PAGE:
“Secondly, it’s also a great way of preparing yourself for what to expect during sex with the person you’re speaking to. You’re essentially using communication to build safety before you’ve actually met,” she says.

Communication, communication, communication

It always comes back to communication, doesn’t it? I ask.

“Yep,” Aleks says. “Always.”

It sounds so simple, I think. Just communicate what you want, what you’re thinking, what you need.

And yet, it seems so many of us just aren’t doing it. While we have broken down myriad taboos around sex in the public sphere: sex is discussed ad nauseum in the media, it is the favourite topic for many Netflix shows, and at least among my friendship group is discussed often and in great detail – but as soon as you get to actually being in an intimate situation with someone new, that all goes out the window.

Whenever I mention I’m in sex therapy, I tell Aleks, whether to a friend or near-stranger, I’m more often than not met by a similar response.

Seemingly encouraged by my own openness with the issues I’ve experienced around sex, people are increasingly divulging to me in some detail their own issue(s) and insecurities around intimacy, often caveated by “I never usually talk about this”.

Everyone, it seems, carries some weight of expectation, worry, fear or sense of shame into sex, and yet so few people seem able to admit it to a sexual partner.

As this familiar stranger from the dating app recently noted, while sex is encoded in our genes, a part of our primate hardware, as evolved humans we are much in need of a software update – we need to get better at using language to improve physical connection.

Sex is, he went on in rather hyperbolic fashion, the very best and worst of humanity.

My mind wandered back to a recent conversation with a male friend, who had told me in the context of discussing my most recent sex therapy session, that he’d never been able to forget the first time he’d been unable to “get it up”. It was etched into his memory like a painful scar.

He was in his late teens at the time and the experience left him fixated with worry about if or when it would happen again. He said he refused to see the girl with whom he had failed to get an erection with again because he was so embarrassed and has kept a packet of Viagra in his wallet ever since, even 15 years on. All his friends did, he said. You’d be surprised at how many men take it.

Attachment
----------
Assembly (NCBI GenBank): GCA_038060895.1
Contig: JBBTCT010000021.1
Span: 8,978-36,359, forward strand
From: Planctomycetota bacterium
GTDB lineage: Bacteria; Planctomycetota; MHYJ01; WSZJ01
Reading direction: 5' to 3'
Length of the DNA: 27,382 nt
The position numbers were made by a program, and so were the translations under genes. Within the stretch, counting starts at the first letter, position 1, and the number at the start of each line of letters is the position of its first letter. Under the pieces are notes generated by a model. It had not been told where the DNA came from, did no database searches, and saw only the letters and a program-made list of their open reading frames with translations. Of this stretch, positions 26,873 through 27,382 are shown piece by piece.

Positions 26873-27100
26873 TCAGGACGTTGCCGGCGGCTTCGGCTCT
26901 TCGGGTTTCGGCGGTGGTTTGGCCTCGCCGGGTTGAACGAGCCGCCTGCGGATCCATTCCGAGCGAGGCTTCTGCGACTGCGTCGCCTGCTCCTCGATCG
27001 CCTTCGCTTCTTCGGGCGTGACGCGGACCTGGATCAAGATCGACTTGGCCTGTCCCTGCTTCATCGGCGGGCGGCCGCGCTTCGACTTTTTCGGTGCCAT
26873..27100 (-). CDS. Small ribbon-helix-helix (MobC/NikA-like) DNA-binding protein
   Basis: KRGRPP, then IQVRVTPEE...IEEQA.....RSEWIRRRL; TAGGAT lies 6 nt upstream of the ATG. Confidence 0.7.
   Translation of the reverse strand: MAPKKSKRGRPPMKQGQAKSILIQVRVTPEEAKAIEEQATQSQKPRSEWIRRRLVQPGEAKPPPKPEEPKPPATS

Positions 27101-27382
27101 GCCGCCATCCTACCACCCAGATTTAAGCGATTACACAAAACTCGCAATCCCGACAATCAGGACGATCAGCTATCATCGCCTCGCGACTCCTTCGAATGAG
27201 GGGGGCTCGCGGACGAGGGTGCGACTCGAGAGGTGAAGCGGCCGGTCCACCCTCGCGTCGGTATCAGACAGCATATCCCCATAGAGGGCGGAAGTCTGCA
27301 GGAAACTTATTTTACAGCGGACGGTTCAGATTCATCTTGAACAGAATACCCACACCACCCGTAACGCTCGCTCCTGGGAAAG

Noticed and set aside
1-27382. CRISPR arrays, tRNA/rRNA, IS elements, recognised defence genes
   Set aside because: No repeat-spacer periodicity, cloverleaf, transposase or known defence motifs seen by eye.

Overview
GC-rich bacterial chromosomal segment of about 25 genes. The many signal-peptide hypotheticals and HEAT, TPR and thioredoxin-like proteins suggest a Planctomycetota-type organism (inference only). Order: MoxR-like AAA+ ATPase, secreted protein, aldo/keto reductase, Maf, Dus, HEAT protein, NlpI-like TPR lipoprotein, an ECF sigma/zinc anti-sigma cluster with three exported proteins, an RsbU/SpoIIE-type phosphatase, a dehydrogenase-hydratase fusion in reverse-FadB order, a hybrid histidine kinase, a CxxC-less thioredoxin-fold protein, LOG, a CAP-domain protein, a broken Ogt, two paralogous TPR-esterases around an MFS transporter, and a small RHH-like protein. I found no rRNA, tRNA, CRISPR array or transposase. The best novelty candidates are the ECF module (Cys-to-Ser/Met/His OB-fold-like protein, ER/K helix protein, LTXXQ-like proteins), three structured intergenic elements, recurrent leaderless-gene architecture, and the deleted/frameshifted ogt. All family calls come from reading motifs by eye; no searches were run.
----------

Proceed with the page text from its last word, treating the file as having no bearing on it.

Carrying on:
“You broke up with someone you fancied rather than talk to her about why you couldn’t get an erection,” I asked in surprise. “You wouldn’t be embarrassed about not getting it up now, right?”

“I’d like to say yes,” he responded. “But in truth, the shame if or when it happens seeps into every inch of your body before you know it. Even now, in my thirties, I feel so emasculated if I can’t get an erection - it’s as if I don’t work properly and can’t give a woman what she wants.”

I thought then of all the times I’ve felt anxious during sex, in no small part because I’ve asumed the other person has all these expectations of me, that they know exactly what they’re doing and must be judging me the entire time. Seldom have I thought they too might be saddled with just as many, if not more, worries around sex.

The tyranny of silence

The gulf of silence that exists between two people in that most intimate of moments is just so pointless, I think aloud to Aleks. We are all so straightjacketed by what we feel unable to say.

“We are,” she agrees. “This comes up all the time in sex therapy with my various clients. The issues people experience around sex are really quite universal,” she explains. “Except that everyone feels so alone in them.”

Our session is drawing to a close and my mind is awhirl with how simple it seems it could be for so many people to have such much better sex, myself included.

“I’m not going to set any homework this week,” Aleks says.

“Except I am going to encourage you to continue exploring this idea of visualisation as a way of becoming more comfortable talking about sex and your desires with potential sexual partners.

“Even if you don’t end up sleeping with this person, or whoever you’re talking to, it sounds like you’re learning a lot about what you need and want just by having these sorts of conversations.

“It’s why I think dating apps can actually be great, because you can straight up talk to people you match with about sex and then filter out people you can’t have these sorts of open discussions with.”

To more sexting then, I respond.

“Yes!” she says.

Software not installed

One week later, the familiar stranger and I sleep together.

Less than 12 hours after leaving my bed the following morning, he slips into my best friend and flatmate’s DMs on Instagram to proposition her. He says he thought there had been a definite connection between the two of them at our shared dinner table the night before, when they’d met for the first time. She is stunned. We both are.

Clearly, his software update has yet to be installed.

Nonetheless, the fantasy had been a fun one to entertain for a while. Sexting has turned out to be a very powerful tool for my own sexual exploration, even if the reality didn’t quite live up to the erotic prose in the end.

At least I know what I want for next time.

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Could sexting with a ‘virtual’ stranger lead to a more erotic experience in real life?